Home/FIVS Alerts/Focus on Coronavirus: Notable Policy Developments Around the World – 28 April 2020

Focus on Coronavirus: Notable Policy Developments Around the World – 28 April 2020


We would like to share the following items, which describe the impact that the coronavirus pandemic is having on the industry. As always, we encourage you to send us items that may be of interest to our members.

Calls for protecting the wine sector around the world –

  • Argentina: More than 250 Argentinian wineries have reportedly approached their national government for support during the pandemic, asking that wine cellars be exempted from quarantine measures, that the prohibition of wine sales in 50 cities throughout eight provinces be annulled, that withholdings on wine products with added value be eliminated, that wineries be permitted to freely set prices for table wines, and that mandatory contributions of wineries to the Argentine Wine Corporation be eliminated.
    • The Business Chamber of Wineries of Argentina has reportedly asked the Argentinian government to suspend mandatory payments, which range from 4 to 26 cents per liter of sold beverages, to the Argentine Wine Corporation, which implements strategic plans and promotes the export of Argentinian wines.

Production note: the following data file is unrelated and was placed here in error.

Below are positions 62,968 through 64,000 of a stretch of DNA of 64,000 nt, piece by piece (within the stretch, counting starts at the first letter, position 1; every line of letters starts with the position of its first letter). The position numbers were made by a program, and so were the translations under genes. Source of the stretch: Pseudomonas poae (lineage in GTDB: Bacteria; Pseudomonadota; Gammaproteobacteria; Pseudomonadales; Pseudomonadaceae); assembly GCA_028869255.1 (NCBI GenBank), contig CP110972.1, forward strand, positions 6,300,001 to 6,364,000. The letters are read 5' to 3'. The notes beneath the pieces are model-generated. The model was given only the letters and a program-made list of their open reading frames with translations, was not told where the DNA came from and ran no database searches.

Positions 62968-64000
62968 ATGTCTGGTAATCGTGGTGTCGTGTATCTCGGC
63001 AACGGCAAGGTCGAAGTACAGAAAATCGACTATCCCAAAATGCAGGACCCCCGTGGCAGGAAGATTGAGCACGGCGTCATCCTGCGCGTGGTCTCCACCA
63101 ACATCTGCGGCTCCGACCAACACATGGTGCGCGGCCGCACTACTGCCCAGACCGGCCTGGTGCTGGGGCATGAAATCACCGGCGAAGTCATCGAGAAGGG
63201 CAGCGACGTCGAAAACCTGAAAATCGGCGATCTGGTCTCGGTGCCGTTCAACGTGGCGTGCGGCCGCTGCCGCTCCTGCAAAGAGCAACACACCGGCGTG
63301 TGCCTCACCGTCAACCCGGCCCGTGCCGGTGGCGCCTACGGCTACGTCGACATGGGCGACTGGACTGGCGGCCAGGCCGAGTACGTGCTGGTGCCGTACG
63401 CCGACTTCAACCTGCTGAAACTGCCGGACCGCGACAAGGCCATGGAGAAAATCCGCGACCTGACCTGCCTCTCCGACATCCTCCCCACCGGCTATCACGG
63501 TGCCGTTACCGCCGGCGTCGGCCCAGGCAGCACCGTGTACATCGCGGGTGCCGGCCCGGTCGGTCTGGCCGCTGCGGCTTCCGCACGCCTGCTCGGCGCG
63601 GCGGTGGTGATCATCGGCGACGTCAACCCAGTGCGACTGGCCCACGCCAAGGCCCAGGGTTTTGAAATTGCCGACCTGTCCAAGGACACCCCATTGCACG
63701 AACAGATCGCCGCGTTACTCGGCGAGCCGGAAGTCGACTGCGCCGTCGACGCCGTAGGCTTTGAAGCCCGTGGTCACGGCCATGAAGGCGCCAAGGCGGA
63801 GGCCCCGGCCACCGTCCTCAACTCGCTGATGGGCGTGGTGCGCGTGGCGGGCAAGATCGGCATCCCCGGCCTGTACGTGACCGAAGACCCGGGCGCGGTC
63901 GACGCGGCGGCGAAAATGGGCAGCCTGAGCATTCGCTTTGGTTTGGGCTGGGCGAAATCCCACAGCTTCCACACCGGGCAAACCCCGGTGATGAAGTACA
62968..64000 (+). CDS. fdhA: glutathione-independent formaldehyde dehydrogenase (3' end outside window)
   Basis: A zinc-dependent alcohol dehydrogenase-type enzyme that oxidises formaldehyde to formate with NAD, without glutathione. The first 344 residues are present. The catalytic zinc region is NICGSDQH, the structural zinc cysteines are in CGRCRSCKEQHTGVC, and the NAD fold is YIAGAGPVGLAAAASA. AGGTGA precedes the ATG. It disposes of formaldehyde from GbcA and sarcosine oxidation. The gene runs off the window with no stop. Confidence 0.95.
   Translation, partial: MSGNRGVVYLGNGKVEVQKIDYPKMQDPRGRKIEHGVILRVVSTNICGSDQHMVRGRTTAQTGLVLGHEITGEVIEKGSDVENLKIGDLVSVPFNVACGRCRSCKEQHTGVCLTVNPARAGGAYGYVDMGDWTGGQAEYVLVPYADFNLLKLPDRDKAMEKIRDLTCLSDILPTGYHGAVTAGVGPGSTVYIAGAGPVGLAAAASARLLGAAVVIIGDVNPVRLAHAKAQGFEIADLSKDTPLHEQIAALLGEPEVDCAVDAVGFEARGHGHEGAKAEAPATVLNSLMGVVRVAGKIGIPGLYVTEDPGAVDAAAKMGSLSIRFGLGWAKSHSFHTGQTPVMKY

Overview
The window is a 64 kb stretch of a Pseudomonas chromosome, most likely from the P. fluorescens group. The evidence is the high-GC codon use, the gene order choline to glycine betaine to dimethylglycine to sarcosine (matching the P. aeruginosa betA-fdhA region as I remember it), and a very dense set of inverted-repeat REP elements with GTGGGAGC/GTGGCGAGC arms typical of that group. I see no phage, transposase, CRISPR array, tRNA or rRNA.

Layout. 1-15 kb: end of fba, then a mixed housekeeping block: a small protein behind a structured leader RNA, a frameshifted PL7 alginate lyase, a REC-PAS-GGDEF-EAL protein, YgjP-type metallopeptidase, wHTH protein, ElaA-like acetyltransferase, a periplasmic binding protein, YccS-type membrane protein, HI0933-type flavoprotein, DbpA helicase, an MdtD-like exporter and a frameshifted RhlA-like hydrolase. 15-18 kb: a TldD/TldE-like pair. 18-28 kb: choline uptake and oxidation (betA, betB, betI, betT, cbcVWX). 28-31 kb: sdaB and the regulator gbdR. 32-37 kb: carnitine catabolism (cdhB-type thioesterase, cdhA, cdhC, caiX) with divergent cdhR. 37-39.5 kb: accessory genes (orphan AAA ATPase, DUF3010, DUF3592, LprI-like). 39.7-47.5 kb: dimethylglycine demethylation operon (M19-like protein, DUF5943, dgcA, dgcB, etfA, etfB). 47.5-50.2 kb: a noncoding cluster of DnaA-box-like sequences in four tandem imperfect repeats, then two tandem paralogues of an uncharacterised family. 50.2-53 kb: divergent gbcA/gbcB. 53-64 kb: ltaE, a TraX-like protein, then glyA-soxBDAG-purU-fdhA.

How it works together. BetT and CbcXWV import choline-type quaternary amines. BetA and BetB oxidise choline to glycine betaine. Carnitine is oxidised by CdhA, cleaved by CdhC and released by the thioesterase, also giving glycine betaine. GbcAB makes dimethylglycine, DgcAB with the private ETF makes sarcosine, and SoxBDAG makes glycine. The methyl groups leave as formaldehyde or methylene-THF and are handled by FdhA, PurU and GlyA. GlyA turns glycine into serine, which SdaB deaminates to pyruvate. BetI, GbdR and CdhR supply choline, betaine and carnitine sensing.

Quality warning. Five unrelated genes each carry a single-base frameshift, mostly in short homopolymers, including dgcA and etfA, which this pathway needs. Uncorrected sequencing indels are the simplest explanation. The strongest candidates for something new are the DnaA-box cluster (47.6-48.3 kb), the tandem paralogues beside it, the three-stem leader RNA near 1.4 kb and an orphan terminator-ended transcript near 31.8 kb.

• Europe: This press release from Comité Européen des Entreprises Vins (CEEV) describes the release of its COVID-19 Wine Package, which includes both emergency measures to preserve wine companies and their finances and recovery measures to rebuild wine markets and regain global market shares. Read the full report here.
  • Ireland: The Irish drinks industry has joined the national effort to respond to the COVID-19 crisis in many different ways despite being hard-hit itself by the pandemic. Drinks Ireland has produced this detailed briefing paper outlining its contributions and setting forth policies that it believes the Irish Government should adopt to support this sector. We understand that this document will be revised as matters progress, e.g., re-openings, re-bootings, etc.
  • Italy: A group of Italian wine trade associations has reportedly approached its government for the third time, reaffirming the critical need for the government to guarantee corporate liquidity during the pandemic, as well as to entertain other suggested proposals.
  • Portugal: The Social Democratic Party (PSD) reportedly considers government support for the wine sector in Portugal insufficient and the PSD’s parliamentary group has demanded “greater dynamics, speed, and innovation” in measures to help the industry.

Beer sales have fallen and small breweries have been especially hard hit –

  • Netherlands: Nederlandse Brouwers reports that Dutch beer sales have fallen by 36 percent and the sales of smaller brewers have reportedly dropped by more than 90 percent.
  • Portugal: The governing board of Cervejeiros de Portugal, an association representing beer production in Portugal, has reportedly written to the Minister of State for the Economy and Digital Transition, calling urgently for support of the beer industry, including a moratorium of at least six months in payment of the Special Consumption Tax on Beer.